Dr. Butch Baker - Understanding PEDv: Diagnostics, Impacts & Biosecurity


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Understanding PEDv: Diagnostics, Impacts & Biosecurity - Dr. Butch Baker, Iowa Pork Industry Center, College of Veterinary Medicine, Iowa State University, from the 2014 Iowa Pork Congress, January 22-23, Des Moines, IA, USA.

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  • $16.42 from $90 to 106.42
  • Dr. Butch Baker - Understanding PEDv: Diagnostics, Impacts & Biosecurity

    1. 1. PEDV Update: Biosecurity & Disease Management Considerations R.B. Baker DVM, MS Iowa Pork Industry Center College of Veterinary Medicine Iowa State University Iowa Pork Congress 1/22/14
    2. 2. Talk Focus • Brief review of our advancing knowledge –The PED virus in our herds –Farm Biosecurity Methods –Other biosecurity areas –Disease Management – Resources: www.pork.org/pedv
    3. 3. Porcine Epidemic Diarrhea Virus • A coronavirus similar to TGE virus • Like TGE - high mortality in suckling piglets (30-100%) “TGE on steroids” • Never been in the U.S. before • First observed in England 1971
    4. 4. Porcine Epidemic Diarrhea Virus • PED is primarily spread by the fecaloral route • Incubation is very short: 12-36 hours • Vomiting and diarrhea in all ages • PEDV only infects pigs
    5. 5. Porcine Epidemic Diarrhea Virus • Elimination similar to TGE programs – reported successful – takes longer (90days) – Failures are reported but little data • In single site continuous flow farms the virus often becomes endemic • A generation II vaccine is on the market
    6. 6. Differential Diagnosis • Viral gastroenteritis – the PED virus is similar to, but distinct from Transmissible Gastroenteritis Virus (TGEV). • Porcine rotavirus groups A and B are also major causes in viral enteric diseases of piglets with similar clinical presentation. • Bacterial gastroenteritis – Clostridium spp, E. coli, Salmonella spp, Brachyspira spp, Ileitis • Parasitic gastroenteritis – Coccidia, Cryptosporidium, Nematodes.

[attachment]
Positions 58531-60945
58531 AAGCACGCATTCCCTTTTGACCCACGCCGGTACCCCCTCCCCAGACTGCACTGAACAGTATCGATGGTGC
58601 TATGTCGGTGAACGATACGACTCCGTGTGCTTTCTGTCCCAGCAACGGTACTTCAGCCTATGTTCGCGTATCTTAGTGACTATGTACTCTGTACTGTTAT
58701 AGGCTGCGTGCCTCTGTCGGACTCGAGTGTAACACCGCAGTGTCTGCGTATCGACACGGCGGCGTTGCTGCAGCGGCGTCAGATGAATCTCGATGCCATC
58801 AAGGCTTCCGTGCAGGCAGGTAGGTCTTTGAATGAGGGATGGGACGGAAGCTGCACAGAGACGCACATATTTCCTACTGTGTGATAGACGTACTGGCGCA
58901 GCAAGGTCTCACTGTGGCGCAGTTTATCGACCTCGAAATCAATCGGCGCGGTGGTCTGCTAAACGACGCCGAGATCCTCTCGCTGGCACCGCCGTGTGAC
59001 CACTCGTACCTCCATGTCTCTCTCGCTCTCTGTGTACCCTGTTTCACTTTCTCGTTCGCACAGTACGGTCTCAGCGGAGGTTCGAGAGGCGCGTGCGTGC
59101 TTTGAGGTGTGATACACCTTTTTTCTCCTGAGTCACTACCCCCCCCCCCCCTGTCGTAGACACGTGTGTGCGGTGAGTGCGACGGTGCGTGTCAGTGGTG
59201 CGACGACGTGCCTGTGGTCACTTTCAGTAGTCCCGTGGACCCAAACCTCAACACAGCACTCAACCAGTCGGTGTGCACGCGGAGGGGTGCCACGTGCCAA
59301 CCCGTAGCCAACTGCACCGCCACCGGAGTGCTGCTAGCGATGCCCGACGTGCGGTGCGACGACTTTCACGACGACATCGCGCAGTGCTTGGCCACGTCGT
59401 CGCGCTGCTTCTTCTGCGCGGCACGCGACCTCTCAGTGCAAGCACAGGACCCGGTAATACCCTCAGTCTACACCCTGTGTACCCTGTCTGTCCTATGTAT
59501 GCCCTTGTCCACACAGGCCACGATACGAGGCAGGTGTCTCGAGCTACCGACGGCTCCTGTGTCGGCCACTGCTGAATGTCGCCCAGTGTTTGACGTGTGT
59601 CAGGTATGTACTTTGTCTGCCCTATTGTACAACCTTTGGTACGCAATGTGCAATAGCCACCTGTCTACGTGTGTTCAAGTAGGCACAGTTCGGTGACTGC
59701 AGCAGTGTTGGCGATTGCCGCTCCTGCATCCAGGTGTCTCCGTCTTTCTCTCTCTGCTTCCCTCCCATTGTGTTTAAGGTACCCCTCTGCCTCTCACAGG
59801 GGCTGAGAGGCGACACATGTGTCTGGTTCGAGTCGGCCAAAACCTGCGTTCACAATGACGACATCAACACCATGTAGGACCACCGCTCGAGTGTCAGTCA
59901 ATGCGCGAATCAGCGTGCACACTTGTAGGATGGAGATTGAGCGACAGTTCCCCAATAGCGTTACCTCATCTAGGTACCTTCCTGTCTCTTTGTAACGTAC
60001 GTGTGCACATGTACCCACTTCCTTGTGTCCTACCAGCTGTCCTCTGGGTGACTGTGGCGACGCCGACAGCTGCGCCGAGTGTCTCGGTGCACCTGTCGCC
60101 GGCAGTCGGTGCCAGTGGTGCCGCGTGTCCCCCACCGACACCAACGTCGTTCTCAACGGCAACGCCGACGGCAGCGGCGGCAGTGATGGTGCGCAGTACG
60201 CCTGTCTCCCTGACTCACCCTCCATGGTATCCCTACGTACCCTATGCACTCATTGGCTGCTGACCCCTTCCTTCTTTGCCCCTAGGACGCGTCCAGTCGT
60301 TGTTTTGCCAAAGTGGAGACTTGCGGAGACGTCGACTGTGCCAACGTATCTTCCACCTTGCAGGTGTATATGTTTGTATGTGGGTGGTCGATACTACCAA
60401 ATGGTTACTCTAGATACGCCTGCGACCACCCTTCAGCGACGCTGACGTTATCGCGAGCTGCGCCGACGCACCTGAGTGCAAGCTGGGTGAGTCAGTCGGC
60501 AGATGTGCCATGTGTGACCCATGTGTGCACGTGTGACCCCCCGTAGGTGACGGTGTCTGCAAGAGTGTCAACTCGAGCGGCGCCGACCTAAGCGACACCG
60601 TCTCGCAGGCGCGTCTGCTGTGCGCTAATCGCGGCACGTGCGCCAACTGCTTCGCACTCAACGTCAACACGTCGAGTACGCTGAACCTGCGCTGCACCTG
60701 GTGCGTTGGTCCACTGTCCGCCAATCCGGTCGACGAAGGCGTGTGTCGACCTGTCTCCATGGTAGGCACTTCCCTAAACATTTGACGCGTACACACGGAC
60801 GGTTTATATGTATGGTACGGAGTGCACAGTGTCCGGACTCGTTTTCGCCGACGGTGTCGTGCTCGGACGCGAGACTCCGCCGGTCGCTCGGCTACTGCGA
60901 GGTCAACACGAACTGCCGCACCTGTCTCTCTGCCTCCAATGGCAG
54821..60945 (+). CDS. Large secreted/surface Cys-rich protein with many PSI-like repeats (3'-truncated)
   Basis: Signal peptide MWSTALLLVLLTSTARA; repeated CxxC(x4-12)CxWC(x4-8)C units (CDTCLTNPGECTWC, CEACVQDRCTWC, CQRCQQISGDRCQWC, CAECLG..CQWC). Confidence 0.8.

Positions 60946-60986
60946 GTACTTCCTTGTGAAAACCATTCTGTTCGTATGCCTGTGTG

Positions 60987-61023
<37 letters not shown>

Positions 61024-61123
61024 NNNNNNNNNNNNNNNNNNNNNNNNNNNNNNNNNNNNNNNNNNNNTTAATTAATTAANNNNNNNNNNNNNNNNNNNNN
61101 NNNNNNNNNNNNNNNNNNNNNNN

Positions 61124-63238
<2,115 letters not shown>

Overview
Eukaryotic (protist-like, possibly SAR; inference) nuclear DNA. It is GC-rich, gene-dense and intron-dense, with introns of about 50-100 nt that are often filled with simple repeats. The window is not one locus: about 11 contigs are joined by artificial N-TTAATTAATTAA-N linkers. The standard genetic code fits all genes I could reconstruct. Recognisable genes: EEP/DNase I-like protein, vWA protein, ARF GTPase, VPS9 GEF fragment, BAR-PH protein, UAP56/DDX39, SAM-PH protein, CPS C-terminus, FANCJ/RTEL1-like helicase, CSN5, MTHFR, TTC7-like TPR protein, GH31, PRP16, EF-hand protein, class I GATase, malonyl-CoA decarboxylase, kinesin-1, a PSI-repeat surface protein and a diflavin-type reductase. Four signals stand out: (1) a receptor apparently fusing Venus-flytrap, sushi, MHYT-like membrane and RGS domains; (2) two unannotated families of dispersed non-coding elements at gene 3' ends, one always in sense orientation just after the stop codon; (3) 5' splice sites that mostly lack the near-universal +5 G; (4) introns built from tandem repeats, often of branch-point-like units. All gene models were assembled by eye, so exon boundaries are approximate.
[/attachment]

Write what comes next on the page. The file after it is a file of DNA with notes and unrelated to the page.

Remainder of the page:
7. 7. Keeping it out • Biosecurity Challenges – Fecal Oral Routes are Numerous • Pigs (Isolation of new stock) • Pig Trailers & Truck Drivers – Rendering, Slaughter, Cull Sows etc. • Feed Trucks and Drivers • Pig handling equipment – cut boards etc. • Employees – hands, shoes, clothing
    8. 8. Keeping it out – Manure handling equipment and operators – Service personnel – Water supply – Tools – Supplies – Any fecal contaminated object that enters the farm and contacts a pig • Winter weather greatly enhances virus spread
    9. 9. Bio-Exclusion Considerations Pest/Wildlife Control Aerosol – weather
    10. 10. Daily Biosecurity Priorities
    11. 11. Bio-Exclusion Considerations • Limiting traffic (people and equipment) onto the farm, • Thoroughly cleaning and disinfecting anything coming onto the farm including personal items • Enforcing downtime requirements and maintaining a log of visitors • Manure handlers should be careful not to track the virus between herds on their person, equipment or vehicles.
    12. 12. Disinfectants ?
    13. 13. Bio-Exclusion Considerations • Establish practical barriers – “clean/dirty” concept. – Load-in/out – Feed deliveries – Service personnel – Supply deliveries – You if you deliver pigs to slaughter, haul to other sites, and if you visit where other pig people go!!!
    14. 14. Daily Biosecurity Priorities
    15. 15. Bio-Exclusion Considerations • Taking care when disposing of dead stock particularly if using a communal disposal method • Isolating newly arriving animals and continuing vet to vet discussions about animal health at the herd of origin. Pre-entry testing For PEDV in the isolation • Showering into the facility where practical and changing into clean boots and coveralls • Shower out protects other producers
    16. 16. Bio-Exclusion Considerations • When entering a non-shower facility wash hands or wear disposable gloves and wear site boots and coveralls or new disposables • Inspect all transport vehicles before they back up to the load-out • Take extreme caution with boots, clothing, haul trailer, truck, cutting boards and other loading equipment after visiting a slaughter or cull facility • Avoid visiting where other producers may frequent without biosecurity precautions